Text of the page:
The tool is at the corporate website. However, it does not show any appointments available yet in Oregon.
Mass Vaccination Sites Are Revving Up
Mass vaccination sites are another avenue. Wendy Watson, chief operating for Kaiser Permanente Northwest, said the mass vaccination work at the Oregon Convention Center has put more than 54,000 doses in arms during the last 18 days. That effort includes other major health care partners, including Oregon Health & Science University and Providence Health & Services. It’s administering about 4,000 doses daily and will step up to about 6,000 doses as health officials layer in second doses.
Administrators canceled the convention center vaccinations for Friday and Saturday due the weather and will reschedule those people into next week. Watson said they are doing direct outreach to those people with phone calls, emails and health account notifications.
Watson said that work will not lead to changed or canceled appointments for other people who already have appointments next week.
The Oregon Health Authority has online tools for people to get information -- https://covidvaccine.oregon.gov/ -- but seniors and others without Internet access must make phone calls.
They can call their public health department, pharmacy or 211, a health information line.
Dan Herman, chief executive officer of 211info, said his agency has received 30 members of the Oregon National Guard to help handle calls at the center. They arrived at the call center during the weekend and started Tuesday afternoon after training.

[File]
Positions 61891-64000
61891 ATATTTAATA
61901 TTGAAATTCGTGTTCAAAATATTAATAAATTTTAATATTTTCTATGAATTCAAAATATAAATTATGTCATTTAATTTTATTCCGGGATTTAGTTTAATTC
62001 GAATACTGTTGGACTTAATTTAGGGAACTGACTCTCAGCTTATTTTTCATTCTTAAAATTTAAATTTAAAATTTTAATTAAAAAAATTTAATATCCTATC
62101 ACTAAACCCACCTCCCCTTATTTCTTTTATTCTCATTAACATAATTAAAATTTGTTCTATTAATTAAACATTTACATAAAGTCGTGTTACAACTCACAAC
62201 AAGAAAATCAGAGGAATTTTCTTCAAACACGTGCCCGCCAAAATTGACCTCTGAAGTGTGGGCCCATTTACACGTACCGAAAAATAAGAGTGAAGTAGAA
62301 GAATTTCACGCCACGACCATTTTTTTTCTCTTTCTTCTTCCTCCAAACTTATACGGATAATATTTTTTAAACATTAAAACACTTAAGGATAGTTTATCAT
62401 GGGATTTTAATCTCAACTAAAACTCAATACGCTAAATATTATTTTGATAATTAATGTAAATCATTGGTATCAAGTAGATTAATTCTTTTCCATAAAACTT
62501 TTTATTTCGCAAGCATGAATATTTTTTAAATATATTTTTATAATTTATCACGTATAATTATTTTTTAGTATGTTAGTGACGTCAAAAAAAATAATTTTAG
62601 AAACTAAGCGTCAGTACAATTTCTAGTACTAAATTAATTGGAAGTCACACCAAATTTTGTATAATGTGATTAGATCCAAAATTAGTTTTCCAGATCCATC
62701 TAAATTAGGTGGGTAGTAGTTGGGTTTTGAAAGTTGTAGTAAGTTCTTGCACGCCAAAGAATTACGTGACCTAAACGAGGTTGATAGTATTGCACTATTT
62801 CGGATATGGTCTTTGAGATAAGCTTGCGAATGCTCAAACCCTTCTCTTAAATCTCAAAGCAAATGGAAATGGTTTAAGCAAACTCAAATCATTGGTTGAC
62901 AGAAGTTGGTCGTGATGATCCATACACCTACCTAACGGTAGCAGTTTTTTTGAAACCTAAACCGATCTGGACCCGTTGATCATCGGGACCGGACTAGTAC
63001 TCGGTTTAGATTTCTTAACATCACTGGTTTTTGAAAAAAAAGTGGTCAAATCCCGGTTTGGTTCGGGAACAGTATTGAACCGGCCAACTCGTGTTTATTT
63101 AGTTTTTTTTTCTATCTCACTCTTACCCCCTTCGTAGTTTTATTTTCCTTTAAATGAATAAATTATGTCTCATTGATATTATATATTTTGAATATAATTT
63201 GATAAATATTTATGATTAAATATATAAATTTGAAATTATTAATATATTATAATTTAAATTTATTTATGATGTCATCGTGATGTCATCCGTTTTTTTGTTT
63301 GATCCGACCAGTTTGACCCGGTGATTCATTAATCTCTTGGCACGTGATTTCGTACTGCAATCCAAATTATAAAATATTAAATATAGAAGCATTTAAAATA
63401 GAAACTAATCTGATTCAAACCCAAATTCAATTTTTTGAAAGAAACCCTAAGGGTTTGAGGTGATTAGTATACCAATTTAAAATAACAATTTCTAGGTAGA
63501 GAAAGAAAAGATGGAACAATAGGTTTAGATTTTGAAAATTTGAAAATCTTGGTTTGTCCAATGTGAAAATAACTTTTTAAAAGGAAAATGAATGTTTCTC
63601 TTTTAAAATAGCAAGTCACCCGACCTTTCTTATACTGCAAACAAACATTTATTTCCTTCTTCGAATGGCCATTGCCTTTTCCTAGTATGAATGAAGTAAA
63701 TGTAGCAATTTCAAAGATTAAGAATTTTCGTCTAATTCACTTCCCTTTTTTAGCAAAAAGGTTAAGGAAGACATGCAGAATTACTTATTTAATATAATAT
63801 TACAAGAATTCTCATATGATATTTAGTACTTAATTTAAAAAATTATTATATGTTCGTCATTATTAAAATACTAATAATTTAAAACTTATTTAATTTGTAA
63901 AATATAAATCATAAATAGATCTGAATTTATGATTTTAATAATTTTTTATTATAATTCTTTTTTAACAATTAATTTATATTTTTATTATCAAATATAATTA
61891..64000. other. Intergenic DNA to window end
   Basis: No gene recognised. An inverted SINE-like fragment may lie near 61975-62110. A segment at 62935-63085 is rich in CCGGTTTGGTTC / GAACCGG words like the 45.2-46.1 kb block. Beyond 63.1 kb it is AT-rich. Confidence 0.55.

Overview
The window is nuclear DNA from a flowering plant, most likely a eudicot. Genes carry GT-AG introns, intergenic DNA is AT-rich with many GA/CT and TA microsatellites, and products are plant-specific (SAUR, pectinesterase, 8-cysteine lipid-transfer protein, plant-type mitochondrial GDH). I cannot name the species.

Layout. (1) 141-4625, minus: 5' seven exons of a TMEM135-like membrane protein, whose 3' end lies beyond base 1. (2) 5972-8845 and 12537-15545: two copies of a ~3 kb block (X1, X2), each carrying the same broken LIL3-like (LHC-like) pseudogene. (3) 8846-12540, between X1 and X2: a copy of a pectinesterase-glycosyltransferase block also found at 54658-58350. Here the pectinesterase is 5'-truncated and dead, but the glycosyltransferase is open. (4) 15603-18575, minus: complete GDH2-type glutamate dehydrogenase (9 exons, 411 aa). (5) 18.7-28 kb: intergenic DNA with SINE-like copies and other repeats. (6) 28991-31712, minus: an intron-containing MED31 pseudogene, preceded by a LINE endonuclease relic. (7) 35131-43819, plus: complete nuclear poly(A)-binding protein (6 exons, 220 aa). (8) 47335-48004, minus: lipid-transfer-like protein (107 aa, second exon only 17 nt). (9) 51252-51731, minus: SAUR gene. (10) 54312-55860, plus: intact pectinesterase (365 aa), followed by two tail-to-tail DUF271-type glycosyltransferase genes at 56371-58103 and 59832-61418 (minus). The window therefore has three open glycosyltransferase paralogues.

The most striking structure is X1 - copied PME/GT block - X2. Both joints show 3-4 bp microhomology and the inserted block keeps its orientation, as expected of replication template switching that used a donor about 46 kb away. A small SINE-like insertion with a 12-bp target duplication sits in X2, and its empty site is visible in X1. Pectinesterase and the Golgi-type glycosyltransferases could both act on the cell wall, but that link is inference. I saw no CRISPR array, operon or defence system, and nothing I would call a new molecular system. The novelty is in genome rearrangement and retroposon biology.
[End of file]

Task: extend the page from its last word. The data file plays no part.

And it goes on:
Overall, the COVID-19 picture is brightening in Oregon. Based on case count trends, the state shifted 12 of Oregon’s 36 counties this week from the worst level -- extreme risk -- to high risk, which allows restaurants to have limited indoor dining and fitness studios and indoor entertainment venues to expand capacity.
Sidelinger, the state epidemiologist, said cases and deaths have been trending downward since mid-November. Overall, nearly 2,100 people in Oregon have died of COVID-19 since the pandemic started and almost 150,000 people have tested positive.
“Make no mistake about it,” Sidelinger said. “The virus remains a threat to all of us.”
The U.K. variant -- which is more contagious and another source of concern -- is in Oregon.
Even as more people get vaccinated, Oregon’s path to full reopening remains long.
“Masks are not going away anytime soon,” Sidelinger said.
Many Residents Still Hesitant About Vaccine
Meanwhile, state officials recognize that the high demand for vaccines will taper off.
Allen said the state knows from its surveys that about 40% of residents definitely want the vaccine and another 40% are open to it but less certain.
“There is a point where we’re going to flip over from more people and not enough vaccine, to really needing to work hard to get into that 40%” who are hesitant about the vaccine, Allen said.
Key to achieving community immunity will be approval of a vaccine for children and youth, Allen said. The Pfizer vaccine is for people ages 16 and up; the Moderna vaccine is for ages 18 and up. Both companies are testing how well their vaccine works on young people.
Currently, national studies are underway to vaccinate children as young as 12 years old. Allen said it’s critical that younger children become eligible for vaccinations to help the state reach the threshold needed for community immunity. Otherwise, hitting the 70-80% mark for the overall population would require nearly universal buy-in from the adult population, he said. About 840,000 Oregonians, or 20% of the population, are under 18, according to the U.S. Census.
As vaccine supplies increase, Oregon has capacity to expand daily vaccinations. Allen said the state has had several days in which about 25,000 people were vaccinated.
“We’ve got ample capacity to reach that level” and beyond, Allen said.
You can reach Ben Botkin at [email protected] or on Twitter @BenBotkin1.
Feb 12 2021